Pollard deserves clemency
Kenneth Lasson and Lawrence Korb - The Baltimore Sun - January 18, 2011
With momentum building for clemency on behalf of Jonathan Pollard, those involved in his conviction are again coming out of the woodwork with fabrications of fact and misleading statements.
Last week Joseph DiGenova, the former U.S. attorney who prosecuted the case, was quoted in the Washington Times as alleging it had cost the Defense Department between $3 billion and $5 billion to fix the damage Mr. Pollard caused. Haviland Smith, a retired CIA station chief, charged in The Baltimore Sun ("Freeing Pollard would be a terrible mistake," Jan. 12) that Mr. Pollard attempted to sell information to South Africa and Pakistan.
Both are entitled to their opinions, but not to their own facts.
There is no credible evidence Mr. Pollard ever passed information to a third country. The government's own official Victim Impact Statement (designed to state the harshest provable case against the defendant) did not allege, much less prove, any permanent, irreversible and overwhelming damage to U.S. national security. Mr. DiGenova's numbers are likewise fanciful. There is nothing in the public record to lend any credence to the multi-billion dollar damage assessment Mr. DiGenova alleges.
On the other hand, there is ample evidence that the harm Mr. Pollard was alleged to have done was actually committed by two others: Aldrich Ames and Robert Hanssen, both of whom were later caught and convicted.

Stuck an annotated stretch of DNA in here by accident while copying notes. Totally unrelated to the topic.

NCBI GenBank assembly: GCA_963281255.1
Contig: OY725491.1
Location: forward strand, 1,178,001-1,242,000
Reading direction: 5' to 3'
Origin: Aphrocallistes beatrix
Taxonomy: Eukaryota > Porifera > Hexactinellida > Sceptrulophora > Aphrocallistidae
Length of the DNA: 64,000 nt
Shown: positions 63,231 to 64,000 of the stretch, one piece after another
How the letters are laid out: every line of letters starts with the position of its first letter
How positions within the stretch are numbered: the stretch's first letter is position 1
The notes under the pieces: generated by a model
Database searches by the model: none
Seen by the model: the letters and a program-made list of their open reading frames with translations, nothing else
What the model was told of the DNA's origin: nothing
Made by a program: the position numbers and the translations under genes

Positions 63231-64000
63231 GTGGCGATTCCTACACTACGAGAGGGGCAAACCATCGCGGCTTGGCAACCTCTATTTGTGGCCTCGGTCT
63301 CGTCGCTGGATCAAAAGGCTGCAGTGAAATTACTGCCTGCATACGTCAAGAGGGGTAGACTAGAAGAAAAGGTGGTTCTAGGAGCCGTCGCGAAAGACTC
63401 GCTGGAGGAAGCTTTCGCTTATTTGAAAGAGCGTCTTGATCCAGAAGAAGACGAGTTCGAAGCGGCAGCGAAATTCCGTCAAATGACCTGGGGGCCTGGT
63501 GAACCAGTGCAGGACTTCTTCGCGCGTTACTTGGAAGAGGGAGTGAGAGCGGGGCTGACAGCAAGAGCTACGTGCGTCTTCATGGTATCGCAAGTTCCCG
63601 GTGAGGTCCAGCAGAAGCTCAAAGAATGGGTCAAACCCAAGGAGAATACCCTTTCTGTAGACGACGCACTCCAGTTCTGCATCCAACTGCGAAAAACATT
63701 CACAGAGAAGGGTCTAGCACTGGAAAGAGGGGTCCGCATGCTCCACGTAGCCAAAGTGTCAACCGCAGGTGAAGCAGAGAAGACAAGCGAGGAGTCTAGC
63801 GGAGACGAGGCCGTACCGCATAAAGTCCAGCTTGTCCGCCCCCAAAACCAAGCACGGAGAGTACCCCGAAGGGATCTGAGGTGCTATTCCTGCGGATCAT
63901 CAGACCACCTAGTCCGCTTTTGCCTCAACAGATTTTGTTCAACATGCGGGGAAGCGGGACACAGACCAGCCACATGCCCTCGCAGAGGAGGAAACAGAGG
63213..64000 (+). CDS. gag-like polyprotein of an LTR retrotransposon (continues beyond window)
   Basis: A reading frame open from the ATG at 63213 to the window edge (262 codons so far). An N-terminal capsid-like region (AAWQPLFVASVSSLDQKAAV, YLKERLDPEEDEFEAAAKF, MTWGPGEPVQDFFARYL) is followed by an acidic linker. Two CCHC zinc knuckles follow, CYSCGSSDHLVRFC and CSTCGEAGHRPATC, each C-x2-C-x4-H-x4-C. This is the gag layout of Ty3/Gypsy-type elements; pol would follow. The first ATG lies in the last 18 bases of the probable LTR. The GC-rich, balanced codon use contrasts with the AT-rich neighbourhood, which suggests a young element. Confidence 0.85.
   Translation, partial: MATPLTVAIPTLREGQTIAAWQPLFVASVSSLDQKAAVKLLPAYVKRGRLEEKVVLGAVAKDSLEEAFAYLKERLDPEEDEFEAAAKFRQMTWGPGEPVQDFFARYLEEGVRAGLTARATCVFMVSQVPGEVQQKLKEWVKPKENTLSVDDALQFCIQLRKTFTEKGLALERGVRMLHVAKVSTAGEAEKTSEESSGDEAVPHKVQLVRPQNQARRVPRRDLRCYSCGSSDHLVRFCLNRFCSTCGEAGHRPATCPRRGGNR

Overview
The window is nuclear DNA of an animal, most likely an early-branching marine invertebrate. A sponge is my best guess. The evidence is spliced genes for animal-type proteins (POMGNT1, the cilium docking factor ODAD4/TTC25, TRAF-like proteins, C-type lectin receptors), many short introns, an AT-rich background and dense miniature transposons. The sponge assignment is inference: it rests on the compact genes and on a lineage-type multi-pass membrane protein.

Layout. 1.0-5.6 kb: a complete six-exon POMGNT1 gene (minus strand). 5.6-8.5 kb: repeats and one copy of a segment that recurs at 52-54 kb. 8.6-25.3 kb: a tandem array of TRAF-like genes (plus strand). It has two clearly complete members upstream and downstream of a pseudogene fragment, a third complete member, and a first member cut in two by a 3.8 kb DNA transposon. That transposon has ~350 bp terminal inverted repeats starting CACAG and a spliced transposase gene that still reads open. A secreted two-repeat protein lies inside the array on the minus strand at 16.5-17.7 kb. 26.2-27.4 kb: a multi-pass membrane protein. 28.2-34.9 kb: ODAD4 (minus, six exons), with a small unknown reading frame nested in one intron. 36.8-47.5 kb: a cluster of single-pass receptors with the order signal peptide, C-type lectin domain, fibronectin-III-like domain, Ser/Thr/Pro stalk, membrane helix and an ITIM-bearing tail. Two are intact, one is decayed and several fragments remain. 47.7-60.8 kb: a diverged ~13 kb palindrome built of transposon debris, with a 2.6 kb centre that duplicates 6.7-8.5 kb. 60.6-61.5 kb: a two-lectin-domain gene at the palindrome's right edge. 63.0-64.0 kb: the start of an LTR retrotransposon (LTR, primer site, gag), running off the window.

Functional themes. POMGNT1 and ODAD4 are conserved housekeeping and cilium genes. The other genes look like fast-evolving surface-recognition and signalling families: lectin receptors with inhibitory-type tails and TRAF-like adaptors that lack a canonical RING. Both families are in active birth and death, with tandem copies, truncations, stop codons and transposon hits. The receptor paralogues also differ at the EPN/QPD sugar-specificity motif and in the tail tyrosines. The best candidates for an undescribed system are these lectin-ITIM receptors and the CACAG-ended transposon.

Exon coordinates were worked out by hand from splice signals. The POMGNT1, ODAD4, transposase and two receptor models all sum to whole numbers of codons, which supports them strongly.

To date Mr. Pollard has served 25 years in prison - much longer than anyone else ever convicted of the same offense. Federal Judge Stephen Williams called the case a gross miscarriage of justice. Many other prominent American citizens familiar with the facts - including George Schultz (secretary of state when Mr. Pollard was convicted), James Woolsey (director of the Central Intelligence Agency at the time), Dennis DeConcini (former chairman of the Senate's Select Intelligence Committee) and Michael Mukasey (attorney general under President George W. Bush) have all come out publicly in support of clemency.
So have many members of the faith community, including Pastor John Hagee and the Rev. Theodore Hesburgh.
President Obama would be doing the right thing to follow their advice.
Mr. Lasson is a professor of law at the University of Baltimore. Mr. Korb, a senior fellow at the Center for American Progress, was US Assistant Secretary of Defense (1981-85)
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